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Medina Sandstone Trust approves grants for 8 local projects

By Ginny Kropf, correspondent Posted 10 February 2020 at 9:24 am

MEDINA – The Medina Sandstone Trust is thanking the community for its years of support, which have allowed the Trust to honor requests for annual grants.

The community endowment just completed its ninth year of making small grants to local programs, projects and organizations, which during that period total nearly $40,000.

Members of the grant selection committee for the past nine years have been Kelly Kiebala, Mark Kruzynski, Cindy Robinson, Cal Tuohey and chair Mike Zelazny. They met in November and have announced this year’s eight grant recipients.

The Arc of Genesee/Orleans plans to rebuild the nature trail at Camp Rainbow to make it wheelchair accessible. St. John’s Episcopal Church’s grant will assist in the restoration of a stained glass window sill and frame. Orleans Recovery Hope Begins Here will purchase a pop-up shelter, table and chairs for community education programs. Boxwood Cemetery Commission’s grant will enable them to rehab the tombstone of the first Medina resident. And the Medina Historical Society will use their grant for their monthly speaker series.

In addition, the grants contributed to some larger programs. Orleans County Adult Learning Services (OCALS) grant will partially fund a new community outreach program. Orleans County YMCA’s grant will help with the cost of their Before and After School Enrichment Program, while P.Raising Kids Child Care Center will use the money to help upgrade their kitchen.

“Scores of worthy projects have been supported since 2010 and the grants have covered a wide range,” Zelazny said.

Grants run from $200 to $600 or even, in some unusual cases, $1,000. Zelazny gave examples of typical grants in past years. These include money for the local library to digitize historic hometown newspapers, dollars for stonework repairs and interior upgrading at the YMCA, placing of historical plaques downtown, help for installation of a downtown sound system, an annual scholarship for a graduating Medina High School senior and much more.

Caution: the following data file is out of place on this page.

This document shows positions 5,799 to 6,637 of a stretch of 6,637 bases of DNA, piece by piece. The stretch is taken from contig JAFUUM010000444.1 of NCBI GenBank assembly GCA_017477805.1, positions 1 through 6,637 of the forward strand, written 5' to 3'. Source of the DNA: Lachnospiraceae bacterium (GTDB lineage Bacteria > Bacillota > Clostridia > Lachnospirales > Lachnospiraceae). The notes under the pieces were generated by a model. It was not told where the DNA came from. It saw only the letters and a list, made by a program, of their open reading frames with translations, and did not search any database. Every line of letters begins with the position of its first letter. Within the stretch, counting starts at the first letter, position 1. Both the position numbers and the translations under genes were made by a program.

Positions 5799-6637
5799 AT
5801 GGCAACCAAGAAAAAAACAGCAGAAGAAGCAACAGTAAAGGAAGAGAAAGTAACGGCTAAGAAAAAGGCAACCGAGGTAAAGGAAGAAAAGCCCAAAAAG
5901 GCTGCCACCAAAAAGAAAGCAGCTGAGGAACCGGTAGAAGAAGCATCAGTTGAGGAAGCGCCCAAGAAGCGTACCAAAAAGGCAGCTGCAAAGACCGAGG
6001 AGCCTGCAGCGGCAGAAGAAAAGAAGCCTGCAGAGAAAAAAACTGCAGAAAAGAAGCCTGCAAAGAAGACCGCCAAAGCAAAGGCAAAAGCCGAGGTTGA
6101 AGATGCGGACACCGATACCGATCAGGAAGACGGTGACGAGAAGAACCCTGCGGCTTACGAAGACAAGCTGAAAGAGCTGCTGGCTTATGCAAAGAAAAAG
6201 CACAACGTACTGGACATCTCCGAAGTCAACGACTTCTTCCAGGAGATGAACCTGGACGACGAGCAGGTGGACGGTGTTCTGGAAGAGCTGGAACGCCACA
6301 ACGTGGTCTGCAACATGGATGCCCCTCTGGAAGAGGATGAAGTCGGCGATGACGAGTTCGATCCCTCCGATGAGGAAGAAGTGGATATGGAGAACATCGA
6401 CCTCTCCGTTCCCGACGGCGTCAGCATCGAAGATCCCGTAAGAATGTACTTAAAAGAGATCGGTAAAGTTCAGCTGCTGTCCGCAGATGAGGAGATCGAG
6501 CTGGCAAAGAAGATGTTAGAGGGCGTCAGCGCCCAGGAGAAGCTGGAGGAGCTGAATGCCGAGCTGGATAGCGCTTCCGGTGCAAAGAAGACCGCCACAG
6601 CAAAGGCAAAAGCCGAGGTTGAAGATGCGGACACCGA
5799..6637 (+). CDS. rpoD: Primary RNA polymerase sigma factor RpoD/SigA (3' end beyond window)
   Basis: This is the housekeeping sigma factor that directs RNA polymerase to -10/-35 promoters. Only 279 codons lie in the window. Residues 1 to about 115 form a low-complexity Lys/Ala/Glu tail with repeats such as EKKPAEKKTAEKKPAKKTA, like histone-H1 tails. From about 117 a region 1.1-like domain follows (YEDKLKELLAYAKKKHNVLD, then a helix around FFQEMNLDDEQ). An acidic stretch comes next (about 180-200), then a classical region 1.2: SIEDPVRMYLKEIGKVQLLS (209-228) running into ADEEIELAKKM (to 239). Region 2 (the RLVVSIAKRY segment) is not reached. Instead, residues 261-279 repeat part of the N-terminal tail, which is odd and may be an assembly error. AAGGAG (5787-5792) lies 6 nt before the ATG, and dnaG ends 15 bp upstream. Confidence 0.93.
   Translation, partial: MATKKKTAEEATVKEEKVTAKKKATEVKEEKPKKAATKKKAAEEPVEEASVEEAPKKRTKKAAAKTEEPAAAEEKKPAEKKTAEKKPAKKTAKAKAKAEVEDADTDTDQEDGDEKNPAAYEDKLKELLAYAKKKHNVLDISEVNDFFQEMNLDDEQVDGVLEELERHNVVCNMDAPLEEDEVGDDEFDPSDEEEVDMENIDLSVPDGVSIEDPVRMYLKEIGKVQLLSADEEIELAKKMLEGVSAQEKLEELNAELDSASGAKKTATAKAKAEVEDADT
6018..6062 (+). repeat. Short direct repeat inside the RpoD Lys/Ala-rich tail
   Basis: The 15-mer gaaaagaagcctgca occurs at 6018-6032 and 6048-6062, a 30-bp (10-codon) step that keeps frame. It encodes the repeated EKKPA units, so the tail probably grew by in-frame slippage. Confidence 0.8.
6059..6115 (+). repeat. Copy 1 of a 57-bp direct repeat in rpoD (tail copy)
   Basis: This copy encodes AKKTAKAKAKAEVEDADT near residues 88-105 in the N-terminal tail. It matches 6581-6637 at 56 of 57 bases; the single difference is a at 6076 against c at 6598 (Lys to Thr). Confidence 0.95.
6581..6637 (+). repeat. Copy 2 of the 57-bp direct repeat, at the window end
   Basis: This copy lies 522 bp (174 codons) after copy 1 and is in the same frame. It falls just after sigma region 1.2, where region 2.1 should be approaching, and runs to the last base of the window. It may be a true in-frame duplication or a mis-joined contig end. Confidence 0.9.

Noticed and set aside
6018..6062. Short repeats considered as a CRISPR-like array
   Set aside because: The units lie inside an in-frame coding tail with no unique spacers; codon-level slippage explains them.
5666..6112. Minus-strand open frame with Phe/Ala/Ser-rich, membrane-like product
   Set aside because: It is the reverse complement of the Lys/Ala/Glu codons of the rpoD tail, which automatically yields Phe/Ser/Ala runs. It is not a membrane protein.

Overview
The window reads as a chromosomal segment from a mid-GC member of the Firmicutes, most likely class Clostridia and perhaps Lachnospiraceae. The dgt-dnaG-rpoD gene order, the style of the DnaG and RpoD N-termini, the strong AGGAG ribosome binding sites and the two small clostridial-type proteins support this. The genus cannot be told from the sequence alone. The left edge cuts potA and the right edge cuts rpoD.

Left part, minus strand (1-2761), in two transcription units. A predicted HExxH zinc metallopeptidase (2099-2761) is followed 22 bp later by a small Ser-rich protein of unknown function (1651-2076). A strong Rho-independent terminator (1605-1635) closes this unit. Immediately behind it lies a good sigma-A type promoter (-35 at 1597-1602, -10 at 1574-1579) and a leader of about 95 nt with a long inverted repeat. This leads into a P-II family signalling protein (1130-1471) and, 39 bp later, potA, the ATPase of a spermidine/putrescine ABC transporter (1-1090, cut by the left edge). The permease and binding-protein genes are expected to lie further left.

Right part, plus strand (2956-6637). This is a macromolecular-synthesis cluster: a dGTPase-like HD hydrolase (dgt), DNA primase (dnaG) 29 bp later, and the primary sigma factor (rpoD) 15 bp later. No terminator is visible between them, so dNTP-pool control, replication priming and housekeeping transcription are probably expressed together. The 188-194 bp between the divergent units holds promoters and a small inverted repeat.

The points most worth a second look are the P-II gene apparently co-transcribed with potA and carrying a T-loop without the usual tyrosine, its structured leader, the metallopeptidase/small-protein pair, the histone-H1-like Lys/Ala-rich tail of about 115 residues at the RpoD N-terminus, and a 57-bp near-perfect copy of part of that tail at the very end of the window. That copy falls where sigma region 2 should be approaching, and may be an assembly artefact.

During the past nine years, about 75 grants have been approved the citizen selection committee.

“Late each autumn, we invite grant applications and even though the amounts given are modest, they are genuinely helpful to many projects which benefit our community, Zelazny said.

The Medina Sandstone Trust was created in 2009 as an endowment, managed by the Community Foundation for Greater Buffalo. CFGB was established 100 years ago and has a rock solid reputation for financial management, and over the years has managed 900 such endowments. That management has been trustworthy, according to Sandstone Society treasurer Craig Lacy. The original $18,000 in seed money has grown steadily each year, he said.

Sandstone Society board members Lacy, Margaret Schreck, David Miller and James Hancock manage annual investments in the trust.

This year the Medina Sandstone Trust celebrates its 10th year of awarding grants and scholarships to enrich the Medina area. To mark that anniversary, the Medina Sandstone Society is planning special events and fundraising projects.

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